Valentina Salsa Picante is available in both an Original and an Extra Hot version. It is made in Guadalajara by Salsa Tamazula. The company started out by making Tamazula Hot Sauce prior to bringing Valentina Hot Sauce to market in 1954. In the years since it has become the best-selling hot sauce in Mexico and is a staple in many Mexican households and Mexican restaurants. In short, it is the Mexican equivalent of Tabasco. In order to understand how this sauce acquired its iconic status, it is important to look at what goes into it.
The listed ingredients for Valentina Hot Sauce:
- Chili peppers
- Sodium benzoate
The peppers in Valentina Hot Sauce
In much the same way that the peppers in Tapatio hot sauce are listed as “red peppers,” the peppers in Valentina Hot Sauce are listed simply as “chili peppers.” In other words, the specific type of pepper is not identified. The most likely candidate is the chipotle pepper since this is a Mexican-style hot sauce. Chipotle is the most commonly used pepper in Mexican style hot sauces. Chipotle peppers are dried and smoked jalapeños, which means that they are relatively mild and measure in the 2,500 to 8,000 Scoville heat unit range. The sauce itself is much milder (due to dilution of the peppers) and has been measured at somewhere between 100 and 1,000 SHUs.
The other Valentina Hot Sauce ingredients
Water is the first listed ingredient. Water can be used to dilute the hot sauce to make it mild enough for the average consumer. Water is also important for keeping the hot sauce pourable. While a little thicker than Louisiana-style sauces, Valentina and other Mexican hot sauces are still thin enough to pour.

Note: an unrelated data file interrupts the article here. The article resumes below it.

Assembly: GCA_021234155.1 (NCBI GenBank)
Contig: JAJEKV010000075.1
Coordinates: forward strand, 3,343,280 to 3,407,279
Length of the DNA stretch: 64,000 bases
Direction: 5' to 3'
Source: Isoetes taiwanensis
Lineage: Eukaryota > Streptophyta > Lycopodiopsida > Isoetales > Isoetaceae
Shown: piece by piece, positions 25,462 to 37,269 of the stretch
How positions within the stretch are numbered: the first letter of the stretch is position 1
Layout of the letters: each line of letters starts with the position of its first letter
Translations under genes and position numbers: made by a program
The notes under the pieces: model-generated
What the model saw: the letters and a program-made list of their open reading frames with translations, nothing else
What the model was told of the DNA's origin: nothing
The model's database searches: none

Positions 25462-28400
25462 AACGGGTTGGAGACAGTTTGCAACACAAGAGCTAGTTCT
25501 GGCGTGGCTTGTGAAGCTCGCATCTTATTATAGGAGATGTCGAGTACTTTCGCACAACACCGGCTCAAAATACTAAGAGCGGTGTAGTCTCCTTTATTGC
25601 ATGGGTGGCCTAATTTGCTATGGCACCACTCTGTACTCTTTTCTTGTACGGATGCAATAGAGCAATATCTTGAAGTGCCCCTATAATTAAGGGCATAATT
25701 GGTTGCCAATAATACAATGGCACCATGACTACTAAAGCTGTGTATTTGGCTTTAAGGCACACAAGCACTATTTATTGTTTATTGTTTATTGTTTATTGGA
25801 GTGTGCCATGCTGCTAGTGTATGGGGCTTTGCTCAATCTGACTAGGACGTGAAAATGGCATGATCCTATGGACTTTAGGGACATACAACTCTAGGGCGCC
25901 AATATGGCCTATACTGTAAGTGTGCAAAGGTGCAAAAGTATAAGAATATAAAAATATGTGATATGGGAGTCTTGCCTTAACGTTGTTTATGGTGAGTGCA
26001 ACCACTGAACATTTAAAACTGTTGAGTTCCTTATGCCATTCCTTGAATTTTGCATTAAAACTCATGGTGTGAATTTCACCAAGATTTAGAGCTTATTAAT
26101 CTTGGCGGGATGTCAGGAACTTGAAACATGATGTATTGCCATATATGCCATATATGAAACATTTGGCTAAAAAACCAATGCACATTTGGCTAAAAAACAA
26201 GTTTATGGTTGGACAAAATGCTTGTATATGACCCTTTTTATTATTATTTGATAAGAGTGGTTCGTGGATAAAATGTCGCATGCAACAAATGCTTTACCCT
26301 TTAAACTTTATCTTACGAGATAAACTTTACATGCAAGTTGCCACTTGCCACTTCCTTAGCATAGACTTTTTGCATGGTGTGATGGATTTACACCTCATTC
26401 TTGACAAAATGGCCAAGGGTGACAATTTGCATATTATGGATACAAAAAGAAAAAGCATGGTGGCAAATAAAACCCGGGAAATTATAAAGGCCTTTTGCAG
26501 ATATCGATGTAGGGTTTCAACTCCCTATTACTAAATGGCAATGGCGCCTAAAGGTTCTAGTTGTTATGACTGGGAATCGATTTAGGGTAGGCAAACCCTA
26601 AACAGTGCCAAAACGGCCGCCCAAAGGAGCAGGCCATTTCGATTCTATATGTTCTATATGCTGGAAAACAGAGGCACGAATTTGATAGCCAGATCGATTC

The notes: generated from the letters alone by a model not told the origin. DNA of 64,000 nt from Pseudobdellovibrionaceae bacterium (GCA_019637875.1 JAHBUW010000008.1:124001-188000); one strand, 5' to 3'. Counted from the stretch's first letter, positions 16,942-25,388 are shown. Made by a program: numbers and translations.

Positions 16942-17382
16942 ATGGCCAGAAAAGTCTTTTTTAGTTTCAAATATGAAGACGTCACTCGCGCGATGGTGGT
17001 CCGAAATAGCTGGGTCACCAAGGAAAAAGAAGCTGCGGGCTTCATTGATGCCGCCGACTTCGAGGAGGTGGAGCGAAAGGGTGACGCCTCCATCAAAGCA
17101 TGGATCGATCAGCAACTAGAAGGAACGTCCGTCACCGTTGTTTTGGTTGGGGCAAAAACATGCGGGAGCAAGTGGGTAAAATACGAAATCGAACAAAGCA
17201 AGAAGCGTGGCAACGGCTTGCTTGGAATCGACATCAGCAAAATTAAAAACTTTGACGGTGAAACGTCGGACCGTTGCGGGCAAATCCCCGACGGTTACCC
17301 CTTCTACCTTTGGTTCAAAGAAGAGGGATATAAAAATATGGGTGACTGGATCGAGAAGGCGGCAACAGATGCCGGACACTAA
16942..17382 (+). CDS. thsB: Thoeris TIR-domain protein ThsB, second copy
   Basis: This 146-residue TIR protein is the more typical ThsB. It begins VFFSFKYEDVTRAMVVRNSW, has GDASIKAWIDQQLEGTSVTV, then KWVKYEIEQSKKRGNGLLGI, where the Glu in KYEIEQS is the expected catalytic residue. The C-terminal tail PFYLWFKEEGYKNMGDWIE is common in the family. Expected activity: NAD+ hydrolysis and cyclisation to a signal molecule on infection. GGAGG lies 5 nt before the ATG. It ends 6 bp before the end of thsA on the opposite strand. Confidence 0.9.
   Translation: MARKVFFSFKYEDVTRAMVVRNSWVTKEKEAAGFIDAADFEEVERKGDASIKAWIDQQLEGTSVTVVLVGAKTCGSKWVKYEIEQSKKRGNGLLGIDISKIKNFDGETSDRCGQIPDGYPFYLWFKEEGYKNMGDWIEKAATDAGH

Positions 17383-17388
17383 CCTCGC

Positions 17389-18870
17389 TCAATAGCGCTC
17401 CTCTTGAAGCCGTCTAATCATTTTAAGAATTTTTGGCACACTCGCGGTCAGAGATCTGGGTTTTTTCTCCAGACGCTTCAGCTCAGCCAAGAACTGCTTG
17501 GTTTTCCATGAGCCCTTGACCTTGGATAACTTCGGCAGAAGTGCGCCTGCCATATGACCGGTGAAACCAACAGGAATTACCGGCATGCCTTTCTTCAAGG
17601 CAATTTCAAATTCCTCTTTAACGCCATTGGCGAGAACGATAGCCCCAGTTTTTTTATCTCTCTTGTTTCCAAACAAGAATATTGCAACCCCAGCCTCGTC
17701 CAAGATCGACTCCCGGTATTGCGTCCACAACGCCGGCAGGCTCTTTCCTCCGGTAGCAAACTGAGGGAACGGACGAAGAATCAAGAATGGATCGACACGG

After the chilies and the water, the next ingredient is vinegar. Mexican-style hot sauces have less vinegar when compared to those made in the Louisiana style and Valentina is no exception. The tang is noticeably less than that of Texas Pete and similar sauces, but it is still there.
The next ingredients are salt and spices. Both of these are important for flavor, especially with the reduced amount of vinegar. While the spices in Valentina Hot Sauce are not named, they most likely include garlic and cumin. Another spice that shows up in Mexican hot sauces is annatto seed. The addition of annatto seed may account for the bright red color of the sauce.
Lastly, Valentina Hot Sauce contains sodium benzoate. Sodium benzoate is benzoic acid’s sodium salt and is usually used for acidic foods, including condiments like hot sauce and sauerkraut. It is also used in sodas. Sodium benzoate is not just a preservative, it increases acidity and the increased acidity helps to boost the flavor of the hot sauce.
Why doesn’t Valentina Hot Sauce have numerous preservatives like some other hot sauces?
It does contain sodium benzoate, which increases the sauce’s acidity to make it bacteriostatic and fungistatic; but it is the only ingredient in Valentina Hot Sauce that is primarily a preservative. The reason for the short list of artificial preservatives is that most of the flavoring ingredients have some preservative ability. The capsaicin in Valentina Hot Sauce, as well as the vinegar and the salt are all known to have antibacterial characteristics.